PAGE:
I knew I was coming close to the end of my car loan. If I hadn't known it consciously, I would have known it because I just topped 90,000 miles on the odometer and my eye has taken to window shopping on the highway. (Ever since gas went to almost $3 a gallon, I've been contemplating a Smart Car, but have you actually seen one on the highway yet?)

I've been making my payments through my bank's online payment program for some time now and every month for over a year I've been logging in the details for the car payment. So I was surprised to receive a past due notice in the mail last Friday. We may report your late payment to our credit bureau, and other dire warnings. I was sure I had made the payment, checked my checkbook, where I always log my electronic payments, and there it was. A second, less irritated perusal of the notice revealed that I was a whole one cent in arrears. I had mistyped the amount by one cent and they spent $.41 cents and paper and processing costs to ream me out about it.

I had to laugh because I'm in the collection business myself and I know how these things go. I also know that due to the exact ridiculous scenario I just mentioned, we have a $5 minimum amount due policy before a notice of collection is generated.

A couple of weeks back I had noticed that this particular credit union has a branch office not far from my office, so I set out today to rectify this gross error on my part. My first thought was to just walk up to the teller and hand her the slip and one penny, but I decided that I should just go ahead and pay off the note and be done with it altogether. Which I did, so I'm one less institution indebted to. For the moment, anyway. I know the new car fever is bound to hit in full force now.

But it's nice to know that for a little while, it's all mine.


Tuesday, February 19, 2008

They Say

...that squirrels don't like safflower seeds.



Saturday, February 16, 2008

Don't Hate Us

Because we're beautiful....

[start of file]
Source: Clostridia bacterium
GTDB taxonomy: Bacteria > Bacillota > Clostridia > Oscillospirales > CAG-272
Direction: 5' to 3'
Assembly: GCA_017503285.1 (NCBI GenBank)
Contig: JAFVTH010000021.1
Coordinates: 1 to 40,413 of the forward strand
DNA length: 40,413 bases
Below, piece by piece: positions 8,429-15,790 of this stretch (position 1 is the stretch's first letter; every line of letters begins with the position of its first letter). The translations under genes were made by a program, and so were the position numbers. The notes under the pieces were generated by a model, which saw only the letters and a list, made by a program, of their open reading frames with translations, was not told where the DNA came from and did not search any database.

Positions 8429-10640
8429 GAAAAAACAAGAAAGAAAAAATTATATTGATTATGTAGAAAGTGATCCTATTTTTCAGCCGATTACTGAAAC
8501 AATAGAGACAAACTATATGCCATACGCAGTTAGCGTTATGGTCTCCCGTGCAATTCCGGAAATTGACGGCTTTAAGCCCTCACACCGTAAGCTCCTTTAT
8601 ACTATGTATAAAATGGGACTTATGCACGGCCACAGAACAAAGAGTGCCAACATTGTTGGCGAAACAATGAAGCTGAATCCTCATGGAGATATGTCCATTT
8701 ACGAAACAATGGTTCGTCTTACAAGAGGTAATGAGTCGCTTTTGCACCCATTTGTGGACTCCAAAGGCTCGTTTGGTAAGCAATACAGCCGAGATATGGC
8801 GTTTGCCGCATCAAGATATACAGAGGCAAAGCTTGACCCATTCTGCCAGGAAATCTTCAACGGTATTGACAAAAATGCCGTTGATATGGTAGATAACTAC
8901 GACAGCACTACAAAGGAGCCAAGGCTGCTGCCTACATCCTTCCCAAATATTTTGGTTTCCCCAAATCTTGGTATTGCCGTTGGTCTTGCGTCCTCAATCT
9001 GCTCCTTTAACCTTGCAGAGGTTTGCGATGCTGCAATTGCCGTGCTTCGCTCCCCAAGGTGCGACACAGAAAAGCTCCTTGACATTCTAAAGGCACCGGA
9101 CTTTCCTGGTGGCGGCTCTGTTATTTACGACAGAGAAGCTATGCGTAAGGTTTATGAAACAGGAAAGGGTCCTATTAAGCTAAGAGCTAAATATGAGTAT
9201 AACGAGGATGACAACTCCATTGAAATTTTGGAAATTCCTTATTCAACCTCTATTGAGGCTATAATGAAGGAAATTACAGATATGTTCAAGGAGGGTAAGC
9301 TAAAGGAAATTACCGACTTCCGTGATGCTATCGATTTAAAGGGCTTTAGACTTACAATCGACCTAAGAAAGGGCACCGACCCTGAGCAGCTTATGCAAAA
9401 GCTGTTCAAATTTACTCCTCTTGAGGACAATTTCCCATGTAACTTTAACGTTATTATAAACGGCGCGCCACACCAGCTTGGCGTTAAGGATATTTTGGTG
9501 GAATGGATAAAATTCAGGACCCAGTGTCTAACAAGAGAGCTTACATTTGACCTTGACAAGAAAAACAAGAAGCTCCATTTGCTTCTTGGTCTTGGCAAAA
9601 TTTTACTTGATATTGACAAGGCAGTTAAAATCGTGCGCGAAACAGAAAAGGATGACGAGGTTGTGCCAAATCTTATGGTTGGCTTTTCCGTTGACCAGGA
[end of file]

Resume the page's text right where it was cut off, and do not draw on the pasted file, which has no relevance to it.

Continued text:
Is it true blondes have more fun? The ones at this house definitely have it made. Coco has a remarkable tolerance for Boo cat. Could it be that blondes of a feather flock together?


Thursday, February 14, 2008

Emergency Response

When I was driving around Smiley on Wednesday, I passed this relatively new building for the Smiley Volunteer Fire Department. It was just across the road from the Baptist Church, next to the old railroad tracks. It reminded me of the volunteer fire department back in the old days.

In those days there was a pumper truck housed behind an old grocery store on main street. There was a fire whistle that would sound the alarm. I'm not sure who the volunteers were. I can remember a couple of big fires while we lived there, one of them at the feed store across from where this new fire station sits and just down from where we lived.

Anyway, the little fire company had some problems. I can remember one time they were called out and for some reason could not get the truck started. The fire crews from Nixon arrived before the Smiley crew to fight a fire that was just around the corner. Another time, the Smiley crew was first on the scene and discovered that the pumper's tank was dry.

It's nice to see that things have changed for the better.


Driver's Ed

Yesterday when I drove past the newly renovated Gonzales County courthouse, my thoughts drifted back to 1971, a time when I did not view courthouses with any particular interest. This particular courthouse I viewed with something of terror. My one and only reason for darkening its doors was to get my driver's license.

Unless you lived in Smiley in the late 1960s and early 1970s, I'm betting I'm the only person you know who learned to drive from a Catholic priest. Father Charles Pugh from the St. Phillips Catholic Church of Smiley was the local Driver's Education teacher, holding classes in the summer just after the close of the normal school year.

I was a late bloomer in the driving department for a couple of reasons. First and foremost, our family only had one vehicle and there was no reason for me to learn to drive since the vehicle was in the constant company of my father on his appointed pastoral rounds.

Secondly, my father had managed to scare the absolute puke out of me on the one occasion he had offered to let me behind the wheel. For some reason he had gotten it into his head that I should back the car out of the driveway one day, I guess to pique my interest in learning to drive. However, when he told me to step on the gas after instructing me to put the car in reverse, he panicked as soon as the car started moving. (He was standing outside the car, not riding inside with me where he should have been.) Yelling at me to "hit the brake!" and simultaneously hanging onto the open window and dragging his feet like he had a prayer of stopping the car the way you would a runaway bicycle, he scared me so bad that I forgot what a brake was for a few seconds. Which panicked him worse, which panicked me worse, and it went downhill from there. I never cleared the driveway, but it was a tossup which of us was more discombobulated when it was over. I swore off driving for the time being.